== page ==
Re: Sporadic Attacks at Carlisle

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Posted by Seamus on March 22, 2000 at 12:36:01:

In Reply to: Sporadic Attacks at Carlisle posted by Cpl. MacWilliam on March 22, 2000 at 08:44:29:

: Cousin Seamus and Friend Timothy,

: My time is limited for this message since we have been put on notice by Sgts. Campbell and MacDougall that we will for forming up within the hour to range in a mile radius around the Fort and Village of Carlisle in protection of the colonists.

: The latest message I sent you of the attack on the cabins of McCreary and Cavanaugh has grown to the burning of several other cabins within the area. Most of the settlers have left their homes to come within the confines of Fort Carlisle or are staying with kin or friends within the village, Colonel Bouquet having deployed Armstrong's provincials to protect that area.

: Early this morning, another burning and attack occurred a home about 2 miles to the west of Carlisle. However, the inhabitants had relocated to the fort only yesterday, so there were no slayings. We could see the smoke from this cabin early this morning and the 60th Lights were sent to investigate.

: Captain Croy has informed us that we will be detained here at Carlisle for another few days until the Colonel is satisfied that these are sporadic attacks by a small group of Indians, these attacks able to be contained by provincial troops as the 60th and 77th move on to Fort Morris. Today the grenadier companies of the 60th and our own 77th are to be brigaded as we scout the area to the north and west for sign of the savages and their French masters.

: I have sent Sign Talker east to find our longhunter cousins, Many Flags and Three Tales, to urge them with all haste to meet us either here or at Fort Morris. I do expect them to be coming in soon, for Sign Talker knows the area east of here and believes it will take our cousins only a few more days to us reach here from the Lancaster area, they be traveling 25 to 30 miles each day.

: Uncle Quasi continues to keep us company, and his young lasses. It is amazing how the lasses change, some days they are two red haired, some days dark or tow headed lasses, and most days a mixture. They certainly enjoy themselves, but Uncle Quasi always displays the most gentlemanly attention to their needs. He is a father for you to be proud of, Seamus.

: Our prayers for Timothy as his hand heals. Make all haste cousin. The days pass as we prepare to journey south to Loudoun and thence on to Frederick to aid our cousins' nephew, Half Breed and the Patuxents. It is indeed possible we will not be here when you arrive and our meeting will take place at Loudoun. I mentioned all these plans to your father and he is excited to stay with you, even on the journey to Frederick. I believe he would be a good traveling companion, especially as he draws the young ladies in flocks to his side!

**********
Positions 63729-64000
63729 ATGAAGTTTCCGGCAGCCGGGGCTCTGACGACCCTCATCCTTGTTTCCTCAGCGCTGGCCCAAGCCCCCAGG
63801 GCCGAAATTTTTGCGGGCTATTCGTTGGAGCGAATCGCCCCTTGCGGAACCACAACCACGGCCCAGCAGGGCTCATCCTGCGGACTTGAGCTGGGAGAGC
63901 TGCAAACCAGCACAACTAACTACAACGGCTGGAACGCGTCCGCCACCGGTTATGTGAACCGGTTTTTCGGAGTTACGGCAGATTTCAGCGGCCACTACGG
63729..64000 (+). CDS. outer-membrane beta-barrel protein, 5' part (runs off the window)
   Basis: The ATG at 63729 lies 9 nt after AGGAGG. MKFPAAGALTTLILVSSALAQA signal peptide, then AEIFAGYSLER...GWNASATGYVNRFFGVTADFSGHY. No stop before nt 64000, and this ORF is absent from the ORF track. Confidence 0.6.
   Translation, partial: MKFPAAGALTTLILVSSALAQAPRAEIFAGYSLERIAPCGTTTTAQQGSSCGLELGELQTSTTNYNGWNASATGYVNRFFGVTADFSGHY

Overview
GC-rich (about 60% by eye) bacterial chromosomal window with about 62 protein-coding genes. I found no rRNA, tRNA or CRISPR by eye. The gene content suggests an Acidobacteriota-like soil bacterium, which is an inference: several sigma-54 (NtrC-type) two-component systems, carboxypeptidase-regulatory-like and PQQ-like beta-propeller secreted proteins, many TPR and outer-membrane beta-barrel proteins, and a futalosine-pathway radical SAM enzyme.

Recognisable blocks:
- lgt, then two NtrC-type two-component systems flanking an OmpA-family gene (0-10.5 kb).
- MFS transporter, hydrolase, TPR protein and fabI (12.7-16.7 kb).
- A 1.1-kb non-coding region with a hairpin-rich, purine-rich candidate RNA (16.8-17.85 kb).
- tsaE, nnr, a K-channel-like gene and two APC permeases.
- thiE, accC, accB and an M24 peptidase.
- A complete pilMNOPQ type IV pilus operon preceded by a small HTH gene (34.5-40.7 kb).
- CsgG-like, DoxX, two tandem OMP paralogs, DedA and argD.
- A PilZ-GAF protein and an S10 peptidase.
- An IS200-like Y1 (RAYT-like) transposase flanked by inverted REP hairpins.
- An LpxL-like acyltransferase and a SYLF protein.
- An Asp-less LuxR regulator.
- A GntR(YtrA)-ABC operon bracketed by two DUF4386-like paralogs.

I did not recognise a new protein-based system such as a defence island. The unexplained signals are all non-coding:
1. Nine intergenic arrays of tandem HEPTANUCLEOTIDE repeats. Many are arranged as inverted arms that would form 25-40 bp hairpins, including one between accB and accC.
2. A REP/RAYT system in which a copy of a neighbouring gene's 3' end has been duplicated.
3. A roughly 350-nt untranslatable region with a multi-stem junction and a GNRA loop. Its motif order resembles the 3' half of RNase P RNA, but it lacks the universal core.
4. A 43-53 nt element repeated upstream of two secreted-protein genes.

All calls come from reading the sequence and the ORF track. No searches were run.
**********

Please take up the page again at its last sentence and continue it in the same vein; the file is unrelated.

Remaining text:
: Pax Aye! (have you heard any news of Uncle Angus?)

: your cousins, Malcolm and Davey

Cousins Malcolm and Davey!

Your dispatch has just arrived by courier.

I, too, have but a moment...some of our Indians have come in with information that some French and several of their Indians have been spotted to the west and north of Ft. Augusta. They are travelling this direction, and Col. Burd wishes us to mount a patrol to investigate and report back to him as soon as we can determine their strength and true direction. He will maintain the garrison on full alert in case an immediate attack is warranted. I, along with Rangers Kuhns and Ranck have been ordered to go out once. We will dog-trot to the area of the Loyalsock and await these intruders there. We will be able to observe unnoticed from the point above the village. I suspect they will try to enlist the Indians there to aid them. I do not believe Ft. Augusta will be a target, as it is too strong and easily defended, but some of the outlying farms to the south and west of here are in grave danger.

Timothy is progressing satisfactorily. The surgeon says I did right in reattaching his two fingers, although they will be stiff and non-functional. His fever is broken, and his spirits are improving. His bride, Gloria, was in a real tizzy, as you can well imagine, but Nancy has been very good with her. It will, however, be several weeks before he will be able to be out and about much, and after that...we will see.

Here come Rangers Kuhns and Ranck...I must go. No word on Uncle Angus in about a month...Keep a good eye on Father for me...Tell him I am anxious to see him...and give him my love.

Cousin Seamus

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